How to clean up your digital footprint
Every day, we reveal something about ourselves to the Internet. Whether it’s old blog posts, Instagram photos or your Uber rating, we leave a trackable trail that forms a pattern over time.
We all have online accounts that we can’t remember using, and while most of them are harmless, you may not want your boss or partner to find them.
Google stalking is commonplace behavior. Everybody does it, so anyone vaguely interested in your existence will probably search for you online at some point. Do you care about what they’ll find out?
If so, here are a few quick and easy ways to clean up your digital footprint.
What is a digital footprint?
Let’s start by learning more about digital footprints. Anything that’s trackable and stored on the web forms part of your Internet trail, and it’s usually categorized as either active or passive.
Everything you put online leaves an active footprint and this can include your Google queries, Facebook posts, emails, and app reviews.
Meanwhile, your passive footprint is more technical and involves your IP address and the operating systems you use. Everything from your smartphone to IoT wearables will track and log details such as:
- Your location
- The websites you visit
- How long you spend on each page
- Number of mouse clicks you make
- The devices you use
- What operating system you have
As you can see, there’s lots of tracking going on there, leaving a personal trail for others to follow.
Google yourself before your boss does
Googling yourself is a vain pastime, so you need to put your best foot forward to control your image. If you can find your teenage blog posts and photos, so can your employer or Bumble date.
It helps if you go incognito when using Google, so no cookies affect your search results. Once you’re in stealth mode, you’ll see what people find when they type your name.
If you come across old phone numbers or photos, why not contact the content owner and see if they will take it offline?
However, if that doesn’t work, speak to Google and see if they can assist you, especially if the content involves the risk of identity theft or fraud.
With a Google Account, you can also better manage your information — such as your bio and contact details.
Check your privacy settings on social media
It may seem obvious, but are all your social media accounts private? If not, you’re inviting a lot of people into your life. Every six months to a year, it makes sense to review, hide, and delete old posts and pictures.
We are always changing, and what you posted on Facebook, Twitter, or Instagram ten years ago may not reflect who you are now.
If you want to take it further, you can always delete certain accounts, but remember that deactivating them isn’t the same thing.
Find and delete your old accounts
You may have hundreds of old accounts and profile pages still active. Here are some tips on how to find them:
Google password manager can help you track all your login details and acts as a directory of all the accounts you have, including those you’ve forgotten.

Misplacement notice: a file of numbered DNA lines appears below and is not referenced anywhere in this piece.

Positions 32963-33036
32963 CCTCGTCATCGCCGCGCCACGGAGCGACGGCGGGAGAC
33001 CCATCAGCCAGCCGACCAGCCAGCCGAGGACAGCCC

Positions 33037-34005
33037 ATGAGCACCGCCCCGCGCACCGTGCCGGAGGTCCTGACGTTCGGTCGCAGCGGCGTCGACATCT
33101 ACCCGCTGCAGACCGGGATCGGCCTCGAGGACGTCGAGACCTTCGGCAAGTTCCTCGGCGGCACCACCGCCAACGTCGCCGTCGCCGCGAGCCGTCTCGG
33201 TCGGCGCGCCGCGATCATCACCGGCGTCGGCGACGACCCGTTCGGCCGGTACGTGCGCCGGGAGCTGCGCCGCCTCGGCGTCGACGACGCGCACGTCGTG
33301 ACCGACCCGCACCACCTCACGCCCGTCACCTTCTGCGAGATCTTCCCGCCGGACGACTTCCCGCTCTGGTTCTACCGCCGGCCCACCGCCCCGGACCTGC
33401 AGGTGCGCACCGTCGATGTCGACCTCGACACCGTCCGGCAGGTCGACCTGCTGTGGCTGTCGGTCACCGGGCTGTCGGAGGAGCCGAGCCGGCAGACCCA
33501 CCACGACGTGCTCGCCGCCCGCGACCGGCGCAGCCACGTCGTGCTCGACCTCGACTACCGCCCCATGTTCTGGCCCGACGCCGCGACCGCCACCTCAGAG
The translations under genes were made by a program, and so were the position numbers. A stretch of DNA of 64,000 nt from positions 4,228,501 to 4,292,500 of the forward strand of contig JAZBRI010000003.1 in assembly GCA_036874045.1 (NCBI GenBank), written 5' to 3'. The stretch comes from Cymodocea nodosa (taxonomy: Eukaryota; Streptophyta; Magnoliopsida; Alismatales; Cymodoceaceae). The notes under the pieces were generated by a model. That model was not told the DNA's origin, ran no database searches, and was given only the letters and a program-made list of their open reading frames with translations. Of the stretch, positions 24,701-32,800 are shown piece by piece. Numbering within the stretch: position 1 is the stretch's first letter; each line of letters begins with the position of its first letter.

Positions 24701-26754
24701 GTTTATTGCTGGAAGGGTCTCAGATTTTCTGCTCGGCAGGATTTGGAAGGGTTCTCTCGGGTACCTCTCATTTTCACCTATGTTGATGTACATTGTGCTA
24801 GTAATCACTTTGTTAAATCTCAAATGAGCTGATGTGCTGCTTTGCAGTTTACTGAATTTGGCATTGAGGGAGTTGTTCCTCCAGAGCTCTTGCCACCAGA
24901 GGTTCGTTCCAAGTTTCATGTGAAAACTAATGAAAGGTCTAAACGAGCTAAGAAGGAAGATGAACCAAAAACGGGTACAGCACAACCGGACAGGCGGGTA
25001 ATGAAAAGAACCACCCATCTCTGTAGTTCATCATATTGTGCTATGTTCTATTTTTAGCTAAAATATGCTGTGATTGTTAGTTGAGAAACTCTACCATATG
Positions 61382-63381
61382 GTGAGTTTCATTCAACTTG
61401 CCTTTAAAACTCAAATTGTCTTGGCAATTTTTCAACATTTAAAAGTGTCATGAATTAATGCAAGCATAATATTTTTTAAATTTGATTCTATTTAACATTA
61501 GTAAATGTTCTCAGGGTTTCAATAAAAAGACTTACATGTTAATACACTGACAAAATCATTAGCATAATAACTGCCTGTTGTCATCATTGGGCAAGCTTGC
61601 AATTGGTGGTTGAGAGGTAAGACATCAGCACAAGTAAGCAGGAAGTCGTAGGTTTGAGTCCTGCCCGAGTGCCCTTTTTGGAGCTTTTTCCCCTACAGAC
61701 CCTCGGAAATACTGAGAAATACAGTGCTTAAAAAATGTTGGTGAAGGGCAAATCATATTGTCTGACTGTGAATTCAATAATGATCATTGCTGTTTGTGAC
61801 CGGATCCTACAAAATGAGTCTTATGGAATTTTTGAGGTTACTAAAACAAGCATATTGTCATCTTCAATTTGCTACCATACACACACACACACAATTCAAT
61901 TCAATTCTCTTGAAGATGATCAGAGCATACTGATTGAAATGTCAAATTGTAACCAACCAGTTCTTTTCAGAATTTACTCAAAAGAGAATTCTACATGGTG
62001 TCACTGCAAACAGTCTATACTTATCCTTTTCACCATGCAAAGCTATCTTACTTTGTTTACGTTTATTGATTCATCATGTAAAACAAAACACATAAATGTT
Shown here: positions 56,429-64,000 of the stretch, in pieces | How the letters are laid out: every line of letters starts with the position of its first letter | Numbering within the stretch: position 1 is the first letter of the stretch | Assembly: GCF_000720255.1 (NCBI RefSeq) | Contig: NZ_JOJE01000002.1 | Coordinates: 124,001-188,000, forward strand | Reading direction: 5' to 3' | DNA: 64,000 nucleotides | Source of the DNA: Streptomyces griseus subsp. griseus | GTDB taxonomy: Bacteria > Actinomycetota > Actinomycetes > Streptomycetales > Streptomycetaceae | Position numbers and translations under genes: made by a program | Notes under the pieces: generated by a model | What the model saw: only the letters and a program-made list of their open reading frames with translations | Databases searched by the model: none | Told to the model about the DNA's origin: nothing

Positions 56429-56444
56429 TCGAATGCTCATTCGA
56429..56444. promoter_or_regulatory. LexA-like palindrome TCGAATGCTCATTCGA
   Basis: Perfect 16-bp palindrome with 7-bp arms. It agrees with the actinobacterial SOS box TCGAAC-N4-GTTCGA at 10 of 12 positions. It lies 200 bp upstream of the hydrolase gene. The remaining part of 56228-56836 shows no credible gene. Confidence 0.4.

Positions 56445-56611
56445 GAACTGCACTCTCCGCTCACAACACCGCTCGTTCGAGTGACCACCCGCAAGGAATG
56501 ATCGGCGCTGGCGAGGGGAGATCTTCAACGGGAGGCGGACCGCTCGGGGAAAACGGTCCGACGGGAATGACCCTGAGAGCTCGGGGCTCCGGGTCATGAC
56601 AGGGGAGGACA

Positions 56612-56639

- Search your inbox for old accounts
If you type “welcome” and “your account” in your inbox search button, you will probably find accounts you no longer use and would like to remove.
- Audit your social media accounts
Google, Facebook, and Twitter often act as conduits to other websites and apps. You can easily disconnect your data from these apps, although you’ll need to delete your accounts individually to be sure.
- Use Have I Been Pwned?
This website exposes whether your email address or phone number has been compromised and provides details of old accounts. It also reveals which security leaks contain your passwords.
Hide your IP address with a VPN
With a virtual private network (VPN), you can clean up your digital footprint by hiding your IP address. Advertisers use your IP to track your location so they can fill your feeds with ads.
Hiding your IP helps protect your Internet freedom as it makes it harder for advertisers and governments to identify your whereabouts.
Let’s say you live in Montreal, Canada. With a VPN app, you can change your IP to Stockholm and browse online as if you live in Sweden.
If you use a no-logs VPN, your passive data will no longer be trackable as your browsing habits are anonymous, making it an excellent privacy tool.
Think before you post
Ultimately, you never know who’ll see your photos, videos, or social posts, even if you use a VPN.
Private messaging apps such as WhatsApp can be screenshotted and shared with your boss or partner in seconds. So it pays to think about how others might react before you put anything online.
While our relationships, careers, and views change over time, the Internet has a long memory and keeps track of our composite lives.
Fortunately, by cleaning up your digital footprint, you can prevent your boss or partner from finding photos and opinions that no one needs to see.
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